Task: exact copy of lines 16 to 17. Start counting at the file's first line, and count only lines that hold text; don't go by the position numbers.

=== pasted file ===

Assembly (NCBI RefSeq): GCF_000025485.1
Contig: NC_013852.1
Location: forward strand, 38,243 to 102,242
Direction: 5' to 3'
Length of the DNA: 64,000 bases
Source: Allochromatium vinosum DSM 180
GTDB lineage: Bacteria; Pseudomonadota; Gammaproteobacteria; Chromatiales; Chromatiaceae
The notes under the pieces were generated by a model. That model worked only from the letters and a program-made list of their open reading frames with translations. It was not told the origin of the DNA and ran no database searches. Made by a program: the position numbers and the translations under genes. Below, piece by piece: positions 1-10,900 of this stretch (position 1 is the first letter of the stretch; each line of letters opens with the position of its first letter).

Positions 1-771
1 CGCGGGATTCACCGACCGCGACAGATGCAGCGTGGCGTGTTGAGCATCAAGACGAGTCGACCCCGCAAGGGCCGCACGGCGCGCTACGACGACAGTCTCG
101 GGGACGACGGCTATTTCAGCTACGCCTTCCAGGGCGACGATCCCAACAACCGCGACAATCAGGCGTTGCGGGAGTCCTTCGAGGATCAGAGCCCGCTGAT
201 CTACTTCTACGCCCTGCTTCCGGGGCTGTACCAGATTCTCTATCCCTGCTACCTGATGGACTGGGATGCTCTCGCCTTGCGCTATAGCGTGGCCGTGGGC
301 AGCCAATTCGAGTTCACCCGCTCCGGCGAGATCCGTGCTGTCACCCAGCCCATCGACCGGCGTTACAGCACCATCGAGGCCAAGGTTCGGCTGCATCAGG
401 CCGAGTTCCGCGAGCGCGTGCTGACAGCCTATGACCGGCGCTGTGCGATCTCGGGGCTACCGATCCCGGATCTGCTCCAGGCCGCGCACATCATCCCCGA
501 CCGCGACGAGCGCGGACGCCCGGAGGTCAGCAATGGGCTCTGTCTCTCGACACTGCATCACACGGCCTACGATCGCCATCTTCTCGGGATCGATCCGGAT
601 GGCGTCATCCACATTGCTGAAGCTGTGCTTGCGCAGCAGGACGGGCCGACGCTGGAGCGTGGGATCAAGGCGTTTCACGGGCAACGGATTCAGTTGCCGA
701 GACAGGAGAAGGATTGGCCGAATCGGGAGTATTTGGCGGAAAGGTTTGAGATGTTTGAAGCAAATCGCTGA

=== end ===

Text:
601 GGCGTCATCCACATTGCTGAAGCTGTGCTTGCGCAGCAGGACGGGCCGACGCTGGAGCGTGGGATCAAGGCGTTTCACGGGCAACGGATTCAGTTGCCGA
701 GACAGGAGAAGGATTGGCCGAATCGGGAGTATTTGGCGGAAAGGTTTGAGATGTTTGAAGCAAATCGCTGA